I think this demonstrates that government action cannot be the sole grounds of judging whether a thing is good or bad. If the Supreme Court, or Congress or the President does wrong, and the result of that wrong is a Ruling, or a Law, or an Executive Order, that result must be opposed with the intention of overturning the injustice.

Now of course, opposition cannot be rooted in "I don't like that policy! I want my policy!" (Which is what passes for political dispute today). Opposition must be rooted in the knowledge that some things are wrong—either always wrong, or wrong in circumstance (as an example: murder is always wrong. But in some contexts, like self defense, killing might be justified). This is not a matter of disputing what the percentage should be for the tax rate, where legitimate disputes can occur over what is best. This is a matter of "Does the government have the authority to decree that an evil is now good in a binding manner.

Some skeptics may face this point by denying we can know any thing is objectively wrong. But normally such skepticism is used with the intent of trying to justify doing a bad thing.  The fact is, we do know some things are wrong: The Holocaust, Ethnic Cleansing, Slavery, etc. We know that treating a human being as less than a human being is to be condemned regardless of where it is done or what century it is done.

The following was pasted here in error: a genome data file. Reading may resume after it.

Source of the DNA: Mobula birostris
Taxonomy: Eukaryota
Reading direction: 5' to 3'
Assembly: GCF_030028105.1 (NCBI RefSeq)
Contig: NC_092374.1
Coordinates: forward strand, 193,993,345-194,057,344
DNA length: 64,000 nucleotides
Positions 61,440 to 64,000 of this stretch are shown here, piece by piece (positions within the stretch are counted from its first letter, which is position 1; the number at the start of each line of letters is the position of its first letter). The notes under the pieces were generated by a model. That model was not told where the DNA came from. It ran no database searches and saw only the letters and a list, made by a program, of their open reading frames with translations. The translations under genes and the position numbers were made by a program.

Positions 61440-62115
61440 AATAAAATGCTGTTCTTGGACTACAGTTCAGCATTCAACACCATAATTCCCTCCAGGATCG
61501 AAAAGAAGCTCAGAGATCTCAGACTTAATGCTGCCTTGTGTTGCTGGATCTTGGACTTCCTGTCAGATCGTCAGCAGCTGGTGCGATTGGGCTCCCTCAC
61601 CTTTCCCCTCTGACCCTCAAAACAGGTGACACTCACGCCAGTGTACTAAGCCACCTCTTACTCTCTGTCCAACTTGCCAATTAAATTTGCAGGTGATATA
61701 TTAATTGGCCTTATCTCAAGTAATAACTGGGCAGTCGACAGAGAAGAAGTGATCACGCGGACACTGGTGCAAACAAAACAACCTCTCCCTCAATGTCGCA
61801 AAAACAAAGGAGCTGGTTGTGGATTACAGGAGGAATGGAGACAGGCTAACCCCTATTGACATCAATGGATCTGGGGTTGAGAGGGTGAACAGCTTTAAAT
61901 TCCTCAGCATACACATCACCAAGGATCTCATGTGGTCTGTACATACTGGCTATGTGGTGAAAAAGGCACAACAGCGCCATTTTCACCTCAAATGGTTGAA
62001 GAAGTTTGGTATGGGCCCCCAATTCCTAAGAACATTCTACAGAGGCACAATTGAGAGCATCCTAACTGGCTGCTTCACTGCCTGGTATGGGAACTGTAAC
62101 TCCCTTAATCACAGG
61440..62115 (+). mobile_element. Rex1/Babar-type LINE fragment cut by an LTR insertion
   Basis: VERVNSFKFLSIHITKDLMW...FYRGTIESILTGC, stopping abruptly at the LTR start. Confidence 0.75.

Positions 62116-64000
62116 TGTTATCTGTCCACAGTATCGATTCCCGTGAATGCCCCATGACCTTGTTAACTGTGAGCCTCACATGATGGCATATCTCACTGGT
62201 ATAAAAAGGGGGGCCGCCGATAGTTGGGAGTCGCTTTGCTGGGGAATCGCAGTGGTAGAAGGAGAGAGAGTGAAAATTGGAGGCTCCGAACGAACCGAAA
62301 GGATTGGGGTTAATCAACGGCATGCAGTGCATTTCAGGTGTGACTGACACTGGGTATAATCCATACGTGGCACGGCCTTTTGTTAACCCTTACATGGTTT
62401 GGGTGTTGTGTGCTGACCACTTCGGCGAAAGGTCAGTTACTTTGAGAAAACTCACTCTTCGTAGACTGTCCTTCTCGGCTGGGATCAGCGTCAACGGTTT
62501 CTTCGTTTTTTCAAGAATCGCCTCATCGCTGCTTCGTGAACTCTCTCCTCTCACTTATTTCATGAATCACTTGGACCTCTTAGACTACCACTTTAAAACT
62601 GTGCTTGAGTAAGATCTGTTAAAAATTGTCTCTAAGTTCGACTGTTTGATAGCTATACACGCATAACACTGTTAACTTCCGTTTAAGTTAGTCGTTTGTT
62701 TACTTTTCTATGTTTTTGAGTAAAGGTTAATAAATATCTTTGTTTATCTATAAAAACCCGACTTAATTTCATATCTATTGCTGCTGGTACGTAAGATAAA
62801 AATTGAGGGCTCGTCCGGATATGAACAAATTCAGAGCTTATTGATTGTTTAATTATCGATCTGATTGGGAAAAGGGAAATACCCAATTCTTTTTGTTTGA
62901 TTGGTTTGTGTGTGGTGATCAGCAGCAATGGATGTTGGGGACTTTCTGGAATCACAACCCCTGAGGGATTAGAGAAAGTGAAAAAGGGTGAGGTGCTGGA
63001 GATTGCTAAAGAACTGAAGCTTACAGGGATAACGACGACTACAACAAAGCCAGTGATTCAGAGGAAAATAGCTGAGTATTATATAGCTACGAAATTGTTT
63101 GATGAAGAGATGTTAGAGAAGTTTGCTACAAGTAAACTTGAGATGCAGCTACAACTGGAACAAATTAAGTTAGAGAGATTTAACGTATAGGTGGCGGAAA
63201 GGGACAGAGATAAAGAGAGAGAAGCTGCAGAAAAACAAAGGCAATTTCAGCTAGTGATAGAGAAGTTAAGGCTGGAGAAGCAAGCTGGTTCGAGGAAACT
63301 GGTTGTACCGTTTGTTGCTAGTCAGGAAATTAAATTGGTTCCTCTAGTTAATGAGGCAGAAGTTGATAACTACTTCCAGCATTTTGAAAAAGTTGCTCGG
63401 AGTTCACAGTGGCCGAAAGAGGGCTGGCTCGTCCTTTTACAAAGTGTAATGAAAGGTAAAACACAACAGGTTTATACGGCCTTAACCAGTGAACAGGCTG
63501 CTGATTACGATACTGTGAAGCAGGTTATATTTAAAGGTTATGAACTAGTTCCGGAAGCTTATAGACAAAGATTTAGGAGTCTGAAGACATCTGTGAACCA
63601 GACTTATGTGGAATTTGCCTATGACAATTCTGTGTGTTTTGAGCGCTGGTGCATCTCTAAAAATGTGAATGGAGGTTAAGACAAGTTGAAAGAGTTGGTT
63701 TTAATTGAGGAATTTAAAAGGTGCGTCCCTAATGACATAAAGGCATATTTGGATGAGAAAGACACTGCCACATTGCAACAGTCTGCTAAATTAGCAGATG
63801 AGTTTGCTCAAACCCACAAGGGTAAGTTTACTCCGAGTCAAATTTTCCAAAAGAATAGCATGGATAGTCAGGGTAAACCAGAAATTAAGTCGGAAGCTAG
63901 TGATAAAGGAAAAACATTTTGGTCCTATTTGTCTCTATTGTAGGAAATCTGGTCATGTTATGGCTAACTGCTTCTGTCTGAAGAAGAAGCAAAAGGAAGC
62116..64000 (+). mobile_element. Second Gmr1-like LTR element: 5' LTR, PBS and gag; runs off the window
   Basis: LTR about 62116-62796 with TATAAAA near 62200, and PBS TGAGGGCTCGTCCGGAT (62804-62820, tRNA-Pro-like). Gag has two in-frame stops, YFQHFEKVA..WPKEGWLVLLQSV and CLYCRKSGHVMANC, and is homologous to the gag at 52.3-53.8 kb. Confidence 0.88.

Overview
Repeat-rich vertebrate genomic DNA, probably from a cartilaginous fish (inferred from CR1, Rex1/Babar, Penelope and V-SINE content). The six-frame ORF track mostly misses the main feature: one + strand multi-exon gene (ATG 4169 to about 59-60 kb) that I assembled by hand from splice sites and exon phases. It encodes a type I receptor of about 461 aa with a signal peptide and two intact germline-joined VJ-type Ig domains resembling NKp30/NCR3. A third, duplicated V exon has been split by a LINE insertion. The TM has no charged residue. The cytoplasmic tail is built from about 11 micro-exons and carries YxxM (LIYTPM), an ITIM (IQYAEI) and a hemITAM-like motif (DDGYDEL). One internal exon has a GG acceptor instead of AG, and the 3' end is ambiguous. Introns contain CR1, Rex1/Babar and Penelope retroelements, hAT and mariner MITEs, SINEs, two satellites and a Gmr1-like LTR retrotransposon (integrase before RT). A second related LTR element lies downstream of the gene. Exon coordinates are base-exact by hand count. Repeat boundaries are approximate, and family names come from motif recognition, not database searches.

Feigned or real ignorance is not a valid argument defense against the the fact that a thing is wrong. Yes, a person who truly does not know that a thing is wrong (for example a person who is insane) might have a defense against prosecution, but that does not mean that the act itself is not wrong. An insane man may not have deliberately chosen to commit murder, but that doesn't change the fact that murder is wrong.

But the person who feigns ignorance about the evil of a thing or a person who claims that good and evil is merely an arbitrary decision of the person who decrees it (many people who demand that the Catholic Church change her teaching fall into this category) does not have this defense, because we DO know things are wrong… even when we pretend not to know.